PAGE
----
The Flip Side of a Child’s Weakness

The Flip Side of a Child’s Weakness

When my daughter was three, someone told me during a toddler art class that I needed to “toughen her up” because she was too sensitive and “would have a rough life ahead.” When my daughter and I got home, I looked into my child’s big brown eyes that held so much promise and declared, “I will never ever ‘toughen you up.’ Mark my words: someday that tender heart inside you will be your gift.”

It wasn’t until I was cleaning out my daughter’s backpack six years later that I received confirmation for nurturing my child’s tender heart rather than trying to change it.

At the bottom of her book bag there was a speech she had written and recited to her class before being voted class president in a mock election.

My daughter wrote:

“I would very much like to be your class president. I am hard working. I am very kind. I take care of the animals and the plants. I have self-control. I am very brave and honest. I am caring and a little curious. I am very smart and fun. I make a good leader. I care about other people. I am so exided to be one of the class presitents. Please vote for me.”

I cried as I held that paper.

I cried for every little boy whose parents are told he is too rambunctious, too inquisitive, too loud.

I cried for every little girl whose parents are told her head is in the clouds, that she is a daydreamer and too much of a free spirit.

I cried for every little boy whose parents are told he is too small, too weak, and too timid to ever play the game.

I cried for every little girl whose parents are told she is too clumsy, too uncoordinated, too slow to ever succeed.

I cried for the mother who was told her child needed to be toughened up and for every year that mother waited for the moment she would know she had done the right thing by nurturing that tender heart.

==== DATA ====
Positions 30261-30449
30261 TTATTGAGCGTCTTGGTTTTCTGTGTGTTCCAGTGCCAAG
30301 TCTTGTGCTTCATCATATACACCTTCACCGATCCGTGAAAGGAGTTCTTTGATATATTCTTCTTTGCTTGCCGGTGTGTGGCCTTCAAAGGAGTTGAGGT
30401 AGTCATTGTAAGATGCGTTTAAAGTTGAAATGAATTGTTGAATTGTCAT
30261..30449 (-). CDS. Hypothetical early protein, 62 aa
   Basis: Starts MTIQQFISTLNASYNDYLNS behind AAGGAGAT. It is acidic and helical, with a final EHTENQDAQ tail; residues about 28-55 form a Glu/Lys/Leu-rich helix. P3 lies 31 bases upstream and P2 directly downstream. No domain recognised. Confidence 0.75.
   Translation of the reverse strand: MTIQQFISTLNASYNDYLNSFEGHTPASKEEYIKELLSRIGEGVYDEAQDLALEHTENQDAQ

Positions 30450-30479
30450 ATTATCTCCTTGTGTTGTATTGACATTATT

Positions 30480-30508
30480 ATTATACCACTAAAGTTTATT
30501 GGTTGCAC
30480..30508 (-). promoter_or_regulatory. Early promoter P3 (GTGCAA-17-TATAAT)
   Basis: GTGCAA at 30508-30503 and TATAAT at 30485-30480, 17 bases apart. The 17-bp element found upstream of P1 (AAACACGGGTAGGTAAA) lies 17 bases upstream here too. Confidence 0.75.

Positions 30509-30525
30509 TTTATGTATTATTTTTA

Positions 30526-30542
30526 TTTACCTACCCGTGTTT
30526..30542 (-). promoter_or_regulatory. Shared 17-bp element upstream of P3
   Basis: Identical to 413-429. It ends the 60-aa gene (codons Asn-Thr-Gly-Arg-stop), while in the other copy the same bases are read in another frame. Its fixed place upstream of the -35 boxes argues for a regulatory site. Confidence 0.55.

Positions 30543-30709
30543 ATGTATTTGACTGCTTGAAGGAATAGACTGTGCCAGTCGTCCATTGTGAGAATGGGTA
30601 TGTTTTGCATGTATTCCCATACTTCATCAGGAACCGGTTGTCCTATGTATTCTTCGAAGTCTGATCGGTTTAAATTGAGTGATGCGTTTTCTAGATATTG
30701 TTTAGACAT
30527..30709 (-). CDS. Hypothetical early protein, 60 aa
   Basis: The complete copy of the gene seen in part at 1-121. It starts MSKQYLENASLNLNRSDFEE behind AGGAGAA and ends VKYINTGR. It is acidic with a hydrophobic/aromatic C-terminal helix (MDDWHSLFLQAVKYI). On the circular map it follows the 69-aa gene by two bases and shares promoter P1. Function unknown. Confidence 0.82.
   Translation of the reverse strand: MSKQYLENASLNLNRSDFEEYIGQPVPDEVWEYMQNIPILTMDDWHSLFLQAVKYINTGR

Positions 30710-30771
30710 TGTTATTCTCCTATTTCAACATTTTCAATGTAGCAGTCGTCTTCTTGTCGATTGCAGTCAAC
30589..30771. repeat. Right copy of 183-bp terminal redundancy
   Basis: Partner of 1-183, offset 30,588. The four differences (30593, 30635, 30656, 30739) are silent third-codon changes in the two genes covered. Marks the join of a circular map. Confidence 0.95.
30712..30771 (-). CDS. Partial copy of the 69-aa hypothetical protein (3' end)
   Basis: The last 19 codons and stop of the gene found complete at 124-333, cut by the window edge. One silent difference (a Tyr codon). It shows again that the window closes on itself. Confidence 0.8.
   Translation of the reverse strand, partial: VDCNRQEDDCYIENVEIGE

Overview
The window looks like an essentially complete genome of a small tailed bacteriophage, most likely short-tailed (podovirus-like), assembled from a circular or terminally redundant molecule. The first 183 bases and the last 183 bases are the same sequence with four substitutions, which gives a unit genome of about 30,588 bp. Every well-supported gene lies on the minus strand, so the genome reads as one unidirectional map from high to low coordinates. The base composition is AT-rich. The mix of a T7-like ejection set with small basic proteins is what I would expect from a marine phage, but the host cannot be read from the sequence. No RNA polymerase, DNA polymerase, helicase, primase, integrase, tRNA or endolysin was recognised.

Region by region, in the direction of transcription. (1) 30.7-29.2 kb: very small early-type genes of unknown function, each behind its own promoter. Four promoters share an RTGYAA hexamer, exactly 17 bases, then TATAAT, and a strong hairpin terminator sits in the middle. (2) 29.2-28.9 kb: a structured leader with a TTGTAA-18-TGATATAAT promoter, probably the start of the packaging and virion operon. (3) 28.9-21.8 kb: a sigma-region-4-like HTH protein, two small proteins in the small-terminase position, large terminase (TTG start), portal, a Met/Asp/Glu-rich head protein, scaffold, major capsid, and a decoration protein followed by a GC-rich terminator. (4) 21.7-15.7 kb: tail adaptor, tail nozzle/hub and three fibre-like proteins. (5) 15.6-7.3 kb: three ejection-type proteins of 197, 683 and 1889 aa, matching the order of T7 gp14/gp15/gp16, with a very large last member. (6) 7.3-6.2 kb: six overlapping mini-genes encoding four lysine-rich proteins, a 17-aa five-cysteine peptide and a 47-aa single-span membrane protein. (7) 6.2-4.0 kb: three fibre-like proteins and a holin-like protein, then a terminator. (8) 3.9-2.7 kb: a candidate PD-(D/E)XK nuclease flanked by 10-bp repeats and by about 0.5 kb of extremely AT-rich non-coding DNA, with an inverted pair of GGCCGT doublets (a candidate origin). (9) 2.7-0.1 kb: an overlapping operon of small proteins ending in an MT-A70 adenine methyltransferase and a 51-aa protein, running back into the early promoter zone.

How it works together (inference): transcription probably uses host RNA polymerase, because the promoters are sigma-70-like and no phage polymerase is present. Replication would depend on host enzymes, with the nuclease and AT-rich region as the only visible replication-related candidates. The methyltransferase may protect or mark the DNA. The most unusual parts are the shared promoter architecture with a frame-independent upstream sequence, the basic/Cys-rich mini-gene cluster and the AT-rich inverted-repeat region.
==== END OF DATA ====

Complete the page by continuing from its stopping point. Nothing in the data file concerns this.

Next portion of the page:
The moment was now.

There was cause for celebration. Not because I had been “right.” Oh no, there was something much more miraculous to celebrate.

In the act of protecting, nurturing, and encouraging that overly sensitive heart at age three, my child’s gift had blossomed.

And what was more important than the fact the world could see and appreciate her gift was the fact that she could see it herself.

I shudder to think if I had tried to change her, mold her into something she was not. What would I have destroyed in my beautiful child?

I was certain she could have never written these words, her purpose, her future in clear legible letters.

Herein lies the flip side to an overly sensitive heart—and it’s a beautiful sight to behold.

Do your children have any “weaknesses” that with time and nurturing could become strengths? How might your life be different if someone had given you this gift?

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Rachel Stafford

Rachel Macy Stafford is a certified special education teacher with a Master’s Degree in education and ten years experience. She shares her journey to let go of daily distraction and grasp what really matters on her blog Hands Free Mama and on Facebook at The Hands Free Revolution.

Note: This Perspectives Blog post is written by a guest blogger of DrGreene.com. The opinions expressed on this post do not necessarily reflect the opinions of Dr. Greene or DrGreene.com, and as such we are not responsible for the accuracy of the information supplied. View the license for this post.

  1. Christi G

    It made me so sad to read about the parents being asked to ‘toughen
    up’ the little girl. I am the mommy of a beautiful blond haired blue
    eyed daughter who does not like, as she puts it, “girl clothes”. Certain
    people in my family refuse to accept her as she is, and have gone as
    far as to inform her that God did not intend her to be the way she is,